What is the World Bank's
"Operating Model"?

The operating model includes:

  • organizational structures such as Practice Groups, Global Practices (GPs), and Global Themes (GTs)
  • internal processes, such as budgeting, quality assurance, and strategic directions
  • staff roles and reporting arrangements. 

An effective operating model that enables collaboration and use of relevant knowledge is important for delivering on the World Bank’s ambitious agendas. In 2014, the World Bank reformed its operating model.

The evaluation looks at the incentives and behaviors the model inculcates. Specifically, it evaluates how well the model contributes to global knowledge flow – the generation and movement of customized knowledge among staff and across geographic regions and organizational structures – and to collaboration for integrated solutions.

Main Findings

Certain aspects of the new operating model are valuable, especially its enabling of global knowledge flow; these are the effect of setting up Global Practices that operate more globally than before and Global Theme Groups that provide useful strategic directions and coherence to cross-cutting priorities. Establishing Global Practices improved knowledge flow and staff mobility across Regions, mobilized expertise for clients, and, sometimes, deepened expertise in operationally relevant areas.  

However, the model’s structure and processes tend to inhibit collaboration and cause inefficiency, fragmentation, and internal competition. Some Global Practices lack coherent and systematic approaches to managing and investing in knowledge. If left unaddressed, these issues can cause risks to the World Bank’s ability to deliver for clients.

The Operating Model and How it Changed

Reforms to the World Bank’s operating model sought to: 

  • improve global knowledge flow and technical collaboration to deliver more integrated, multisector solutions to clients.
  • focus country programs more selectively on tackling critical issues.
  • better deliver on global priorities.
  • deepen the World Bank’s ability to deliver expertise grounded in thought leadership and global knowledge curation.
  • Reforms resulted in unanticipated managerial challenges and the model has remained in flux. Dispersing the central change management team and undertaking simultaneous budget cuts caused lack of continuity in reform implementation. Some proposed measures on incentives and leadership never materialized.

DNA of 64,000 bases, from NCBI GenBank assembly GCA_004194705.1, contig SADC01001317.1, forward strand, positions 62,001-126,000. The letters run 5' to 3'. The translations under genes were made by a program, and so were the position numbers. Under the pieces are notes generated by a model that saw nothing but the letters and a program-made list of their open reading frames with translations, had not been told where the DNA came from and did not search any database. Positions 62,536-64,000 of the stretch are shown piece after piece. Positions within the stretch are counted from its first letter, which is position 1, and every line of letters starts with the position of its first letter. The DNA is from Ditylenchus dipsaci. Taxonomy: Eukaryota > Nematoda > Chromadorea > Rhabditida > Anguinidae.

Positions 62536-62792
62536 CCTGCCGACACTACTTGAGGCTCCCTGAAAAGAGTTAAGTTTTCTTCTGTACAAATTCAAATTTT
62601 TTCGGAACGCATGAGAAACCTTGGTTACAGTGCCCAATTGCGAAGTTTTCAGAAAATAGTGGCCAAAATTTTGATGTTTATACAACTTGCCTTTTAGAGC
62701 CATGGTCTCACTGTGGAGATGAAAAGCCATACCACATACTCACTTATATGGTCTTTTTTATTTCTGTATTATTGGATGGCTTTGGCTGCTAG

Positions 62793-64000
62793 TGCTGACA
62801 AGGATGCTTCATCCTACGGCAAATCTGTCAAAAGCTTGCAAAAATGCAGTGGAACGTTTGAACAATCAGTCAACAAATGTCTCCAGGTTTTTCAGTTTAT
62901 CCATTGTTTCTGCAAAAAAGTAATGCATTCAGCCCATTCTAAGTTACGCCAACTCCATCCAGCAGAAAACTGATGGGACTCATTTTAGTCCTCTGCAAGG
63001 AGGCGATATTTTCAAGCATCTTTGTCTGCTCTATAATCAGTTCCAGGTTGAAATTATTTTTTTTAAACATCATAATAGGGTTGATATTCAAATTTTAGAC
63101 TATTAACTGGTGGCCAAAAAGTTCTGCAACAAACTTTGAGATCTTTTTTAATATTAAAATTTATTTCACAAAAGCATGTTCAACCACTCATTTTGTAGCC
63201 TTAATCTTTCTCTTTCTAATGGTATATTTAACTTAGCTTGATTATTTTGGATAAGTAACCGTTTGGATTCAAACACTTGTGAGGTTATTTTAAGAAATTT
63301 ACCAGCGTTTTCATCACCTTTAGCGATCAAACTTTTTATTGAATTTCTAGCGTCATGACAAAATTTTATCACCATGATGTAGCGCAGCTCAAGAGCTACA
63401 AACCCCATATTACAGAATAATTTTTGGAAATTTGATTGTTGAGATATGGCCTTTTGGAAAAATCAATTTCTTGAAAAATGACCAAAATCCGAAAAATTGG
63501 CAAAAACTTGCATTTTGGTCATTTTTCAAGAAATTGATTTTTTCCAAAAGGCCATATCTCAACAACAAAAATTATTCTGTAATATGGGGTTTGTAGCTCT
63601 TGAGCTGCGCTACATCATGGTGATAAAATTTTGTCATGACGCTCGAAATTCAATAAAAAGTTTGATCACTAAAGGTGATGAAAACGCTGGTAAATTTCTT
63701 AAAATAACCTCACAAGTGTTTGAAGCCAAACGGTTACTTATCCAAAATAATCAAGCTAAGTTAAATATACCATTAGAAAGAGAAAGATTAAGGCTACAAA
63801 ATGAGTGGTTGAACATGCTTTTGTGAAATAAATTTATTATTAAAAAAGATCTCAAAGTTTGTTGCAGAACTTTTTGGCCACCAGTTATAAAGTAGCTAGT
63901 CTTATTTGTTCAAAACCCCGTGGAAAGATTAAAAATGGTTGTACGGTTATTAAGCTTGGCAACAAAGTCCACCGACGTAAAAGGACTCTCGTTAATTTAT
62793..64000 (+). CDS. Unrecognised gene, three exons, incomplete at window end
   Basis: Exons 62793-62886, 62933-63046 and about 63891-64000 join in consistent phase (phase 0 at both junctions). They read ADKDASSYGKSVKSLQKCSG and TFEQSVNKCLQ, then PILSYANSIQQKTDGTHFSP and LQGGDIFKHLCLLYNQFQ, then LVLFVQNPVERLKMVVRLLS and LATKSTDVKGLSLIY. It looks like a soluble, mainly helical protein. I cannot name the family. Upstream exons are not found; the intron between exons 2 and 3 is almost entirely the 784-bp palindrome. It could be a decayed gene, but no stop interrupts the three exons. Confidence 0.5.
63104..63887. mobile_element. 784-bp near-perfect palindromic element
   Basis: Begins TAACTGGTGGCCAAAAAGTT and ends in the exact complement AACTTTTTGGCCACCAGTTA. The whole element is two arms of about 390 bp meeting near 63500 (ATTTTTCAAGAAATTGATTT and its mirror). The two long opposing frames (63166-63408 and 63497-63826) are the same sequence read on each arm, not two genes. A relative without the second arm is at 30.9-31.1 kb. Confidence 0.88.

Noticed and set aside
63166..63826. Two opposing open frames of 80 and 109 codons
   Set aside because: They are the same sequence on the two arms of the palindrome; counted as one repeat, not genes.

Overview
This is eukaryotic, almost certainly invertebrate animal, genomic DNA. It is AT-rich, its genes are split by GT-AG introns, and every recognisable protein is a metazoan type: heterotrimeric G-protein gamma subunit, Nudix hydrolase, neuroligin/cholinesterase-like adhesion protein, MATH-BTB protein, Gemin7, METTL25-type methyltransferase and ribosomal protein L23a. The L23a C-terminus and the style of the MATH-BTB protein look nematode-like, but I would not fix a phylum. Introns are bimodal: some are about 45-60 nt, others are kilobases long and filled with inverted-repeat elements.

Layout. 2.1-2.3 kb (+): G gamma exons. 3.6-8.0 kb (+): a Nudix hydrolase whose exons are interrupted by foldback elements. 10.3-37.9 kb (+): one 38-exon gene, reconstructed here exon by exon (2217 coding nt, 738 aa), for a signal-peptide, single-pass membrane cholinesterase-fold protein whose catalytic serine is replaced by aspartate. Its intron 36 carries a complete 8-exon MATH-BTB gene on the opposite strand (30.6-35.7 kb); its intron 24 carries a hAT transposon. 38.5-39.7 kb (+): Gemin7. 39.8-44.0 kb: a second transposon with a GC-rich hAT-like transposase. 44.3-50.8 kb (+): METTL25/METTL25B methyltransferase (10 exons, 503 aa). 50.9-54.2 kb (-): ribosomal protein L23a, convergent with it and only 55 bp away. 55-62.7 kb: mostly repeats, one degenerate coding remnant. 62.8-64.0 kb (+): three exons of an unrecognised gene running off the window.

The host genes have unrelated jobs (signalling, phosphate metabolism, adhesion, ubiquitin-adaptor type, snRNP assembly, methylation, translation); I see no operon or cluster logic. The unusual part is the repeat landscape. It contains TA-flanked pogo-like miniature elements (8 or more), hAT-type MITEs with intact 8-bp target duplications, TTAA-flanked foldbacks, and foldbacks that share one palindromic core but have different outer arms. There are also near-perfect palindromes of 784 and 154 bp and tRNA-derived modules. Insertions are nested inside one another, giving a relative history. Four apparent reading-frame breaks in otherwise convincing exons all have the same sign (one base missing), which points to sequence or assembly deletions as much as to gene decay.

Read more about the World Bank’s Operating Model and how it changed in Chapter 2.
View the structure of the World Bank operational complex as a result of the reforms to the operating model
See Glossary of Terms for more information about each staff position and technical groups

Findings on Knowledge Flow



  • Larger country programs tend to attract global knowledge more easily than smaller ones. 
  • Staff is increasingly positive about knowledge flows. This is according to staff responses to the annual engagement survey and interviews. GP staff believe knowledge flow has improved and collaboration inside GPs is easier because of enhanced staff mobility.
  • Staff also perceive client services have improved at least some of the time.
  • Some GPs have coherent and systematic approaches to managing and investing in knowledge, others less so. This often reflects the availability of trust funds and leadership support. 
  • Contestability in quality assurance is uneven.  
  • Global Solutions Groups (GSGs) have performed unevenly, with few consistent mechanisms to channel knowledge into country programs. Although views on Global Leads (GLs) vary, GLs often suffer from unclear roles and unfunded mandates and the role has been recast or disbanded in some GPs.
  • The Global Themes (GTs) support coherent approaches to the World Bank’s cross-cutting priorities, making them a valuable addition to the operating model

Read more in Chapter 3: Global Knowledge Flow
View the structure of the World Bank operational complex as a result of the reforms to the operating model
See Glossary of Terms for more information about each staff position and technical groups

Findings on Collaboration for Integrated Solutions

KFC_CPFCollaboration.png KFC_CrossSupportTrends.PNG


  • There is demand for integrated solutions that draw on global knowledge. The World Bank can provide these solutions because of the leadership of Country Directors (CDs), who are supported by Program Leaders.